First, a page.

The Birth of your Newborn

Find out what your options are when the time comes for the birth of the baby, plus details on newborn examinations, vaccinations and discharge from hospital…

Although it is seldom possible to choose a particular unit at a public hospital, these hospitals tend to offer a very high standard of care, with emergency personnel services readily available.

When choosing a delivery unit the following should be considered:

  • Which unit has the highest safety record
  • Whether there is an obstetrician resident in the unit 24 hours a day
  • Whether there are facilities for intensive neonatal care
  • The caesarean section rate
  • The methods of pain relief available

In the private sector, the chosen obstetrician may only deliver in one particular unit. This would limit choice. 

Note
: When opting for a private clinic, establish what happens in the case of premature birth - the majority of private clinics do not cater for delivery before 36 weeks, as most premature infants need specialised 24 hour care.

Most hospitals and clinics, whether public or private, follow a fairly standard birthing routine during labour, although practices can vary from place to place. The option of natural births is not readily available, and an epidural is the most common form of pain relief. Labour is commonly sped up with the use of Oxytocin and women can expect to give birth in the lithely position, unless otherwise discussed with the midwife.

After the Birth

Following a normal delivery, expect to stay in hospital (private and state-owned) for up to three days. This allows time for at least two paediatric checks on the newborn.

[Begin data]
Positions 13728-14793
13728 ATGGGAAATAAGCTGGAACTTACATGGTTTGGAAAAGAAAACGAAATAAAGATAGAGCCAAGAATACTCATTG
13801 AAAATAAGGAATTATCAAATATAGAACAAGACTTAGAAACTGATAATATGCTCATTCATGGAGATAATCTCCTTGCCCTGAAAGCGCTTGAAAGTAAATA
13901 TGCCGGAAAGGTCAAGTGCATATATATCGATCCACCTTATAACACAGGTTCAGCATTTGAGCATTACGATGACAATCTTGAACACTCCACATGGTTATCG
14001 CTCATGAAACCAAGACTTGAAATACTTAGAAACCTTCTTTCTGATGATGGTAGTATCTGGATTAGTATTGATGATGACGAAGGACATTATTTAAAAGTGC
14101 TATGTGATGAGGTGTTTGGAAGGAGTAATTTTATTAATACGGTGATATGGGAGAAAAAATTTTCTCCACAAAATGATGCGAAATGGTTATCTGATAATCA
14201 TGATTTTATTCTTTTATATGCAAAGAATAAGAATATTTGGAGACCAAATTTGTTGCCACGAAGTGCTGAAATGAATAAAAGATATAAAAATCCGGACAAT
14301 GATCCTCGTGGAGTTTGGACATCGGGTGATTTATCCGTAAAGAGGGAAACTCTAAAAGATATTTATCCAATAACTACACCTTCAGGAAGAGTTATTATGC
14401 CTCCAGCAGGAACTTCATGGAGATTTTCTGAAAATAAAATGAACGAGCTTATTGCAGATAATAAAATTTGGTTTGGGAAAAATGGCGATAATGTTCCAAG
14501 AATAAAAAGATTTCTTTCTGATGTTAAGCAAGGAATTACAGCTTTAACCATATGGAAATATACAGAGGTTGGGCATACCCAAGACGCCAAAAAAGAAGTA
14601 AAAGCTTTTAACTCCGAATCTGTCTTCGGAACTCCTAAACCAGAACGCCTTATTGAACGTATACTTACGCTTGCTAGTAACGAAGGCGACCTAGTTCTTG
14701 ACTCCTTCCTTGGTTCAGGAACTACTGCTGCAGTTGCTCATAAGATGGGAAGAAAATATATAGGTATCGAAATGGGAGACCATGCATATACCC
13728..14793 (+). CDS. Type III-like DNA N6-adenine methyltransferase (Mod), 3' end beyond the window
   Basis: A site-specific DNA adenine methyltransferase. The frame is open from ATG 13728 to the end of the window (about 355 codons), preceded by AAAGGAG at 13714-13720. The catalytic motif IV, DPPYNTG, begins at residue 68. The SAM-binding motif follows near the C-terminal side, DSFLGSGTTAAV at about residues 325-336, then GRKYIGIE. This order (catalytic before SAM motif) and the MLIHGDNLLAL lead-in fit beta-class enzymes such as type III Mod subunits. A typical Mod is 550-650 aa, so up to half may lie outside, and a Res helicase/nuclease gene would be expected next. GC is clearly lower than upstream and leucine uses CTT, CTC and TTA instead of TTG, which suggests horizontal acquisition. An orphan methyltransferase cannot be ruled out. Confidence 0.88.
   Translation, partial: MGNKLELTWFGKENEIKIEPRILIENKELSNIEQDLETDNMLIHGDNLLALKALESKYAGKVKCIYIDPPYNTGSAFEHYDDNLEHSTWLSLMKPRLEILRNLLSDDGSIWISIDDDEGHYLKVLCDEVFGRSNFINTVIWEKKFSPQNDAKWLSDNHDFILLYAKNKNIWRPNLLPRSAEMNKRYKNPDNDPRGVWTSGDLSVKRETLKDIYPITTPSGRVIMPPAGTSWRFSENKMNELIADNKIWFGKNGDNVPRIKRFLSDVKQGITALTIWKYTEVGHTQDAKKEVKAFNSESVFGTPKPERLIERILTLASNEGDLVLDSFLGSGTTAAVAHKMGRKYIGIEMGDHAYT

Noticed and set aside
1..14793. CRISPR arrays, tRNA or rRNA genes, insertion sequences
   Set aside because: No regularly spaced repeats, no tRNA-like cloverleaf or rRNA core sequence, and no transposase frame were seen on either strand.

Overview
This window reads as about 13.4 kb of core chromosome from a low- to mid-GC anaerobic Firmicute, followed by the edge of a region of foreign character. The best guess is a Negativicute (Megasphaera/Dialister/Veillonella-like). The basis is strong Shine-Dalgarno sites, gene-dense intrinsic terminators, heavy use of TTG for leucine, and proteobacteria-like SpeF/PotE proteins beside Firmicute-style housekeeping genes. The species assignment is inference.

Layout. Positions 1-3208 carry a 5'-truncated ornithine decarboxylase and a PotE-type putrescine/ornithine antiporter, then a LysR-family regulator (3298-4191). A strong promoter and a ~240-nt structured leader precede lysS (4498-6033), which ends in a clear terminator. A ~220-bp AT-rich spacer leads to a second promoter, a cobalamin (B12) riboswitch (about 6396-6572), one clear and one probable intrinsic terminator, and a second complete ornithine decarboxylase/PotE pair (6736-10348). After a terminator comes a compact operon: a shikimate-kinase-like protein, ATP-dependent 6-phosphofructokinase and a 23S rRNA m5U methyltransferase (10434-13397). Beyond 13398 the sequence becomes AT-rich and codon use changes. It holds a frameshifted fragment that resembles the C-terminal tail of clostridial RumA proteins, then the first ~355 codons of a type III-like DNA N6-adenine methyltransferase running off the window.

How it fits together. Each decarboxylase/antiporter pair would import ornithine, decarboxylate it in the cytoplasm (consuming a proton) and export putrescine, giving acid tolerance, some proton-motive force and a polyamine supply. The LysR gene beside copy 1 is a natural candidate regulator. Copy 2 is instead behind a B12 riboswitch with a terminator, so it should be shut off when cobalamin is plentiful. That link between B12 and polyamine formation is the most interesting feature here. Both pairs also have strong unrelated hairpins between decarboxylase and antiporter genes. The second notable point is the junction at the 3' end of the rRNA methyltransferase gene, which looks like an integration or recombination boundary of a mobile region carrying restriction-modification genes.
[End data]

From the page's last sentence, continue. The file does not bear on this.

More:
In the case of a caesarean delivery, expect to stay in the hospital for up to five days. It is important that there is also a family member around, as the mother will need help tending to the newborn.

On discharge from hospital, mother and baby have a final examination and the mother has a scan. The mother is given a yellow form to be used to register the birth and an infant record book, which will be the child's health record from birth to 18 years of age.

Vaccinations

The following vaccinations are recommended: tetanus, diphtheria, whooping cough, (Difteria, tétano, tos farina), Haemophilus B (Haemophilus influenzae tipo B), MMR (Sarampión, paperas, rubeola) TB (BCG), Meningitis. Note that the immunisation policy may vary in the different autonomous regions of Spain.

At one week of age the baby has a blood test to determine if there are genetic disorders. This test is sent away for analysis and takes up to 14 days for the results to be returned. This test is only done in state-owned hospitals.

Home Births

Home births are becoming more common in Spain. They are not covered by the public health system and there are currently no private health insurance packages which cover home birth.

  • Barcelona Birth's blog offers more information on home births in Spain, as well as details on births in hospitals and clinics

 

After the Birth

Following a normal delivery, it is common amongst both private and state-owned clinics to stay in hospital for up to three days, up to five days in the case of a caesarean delivery. This allows time for at least two paediatric checks on the newborn. It is important that there is also a family member around, as the mother will need help tending to the newborn. On discharge from hospital, mother and baby have a final examination and the mother has a scan. The mother is given a yellow form to be used to register the birth and an infant record book, which will be the child's health record from birth to 18 years of age.

Vaccinations

The following vaccinations are recommended: tetanus, diphtheria, whooping cough, (Difteria, tetano, tos farina), Haemophilus B (Haemophilus influenzae tipo B), MMR (Sarampion, paperas, rubeola) TB (BCG), Meningitis. Note that the immunisation policy may vary in the different autonomous regions of Spain.

At one week of age the baby has a blood test to determine if there are genetic disorders. This test is sent away for analysis and takes up to 14 days for the results to be returned. The test is only done in state-owned hospitals.

With contributions by Dawn Blythe S.R.N. R.M. (UK), a British trained midwife who has worked with expatriate communities worldwide. Currently with The English Medical Clinic, Albir Tel: 966 868 013 / e-mail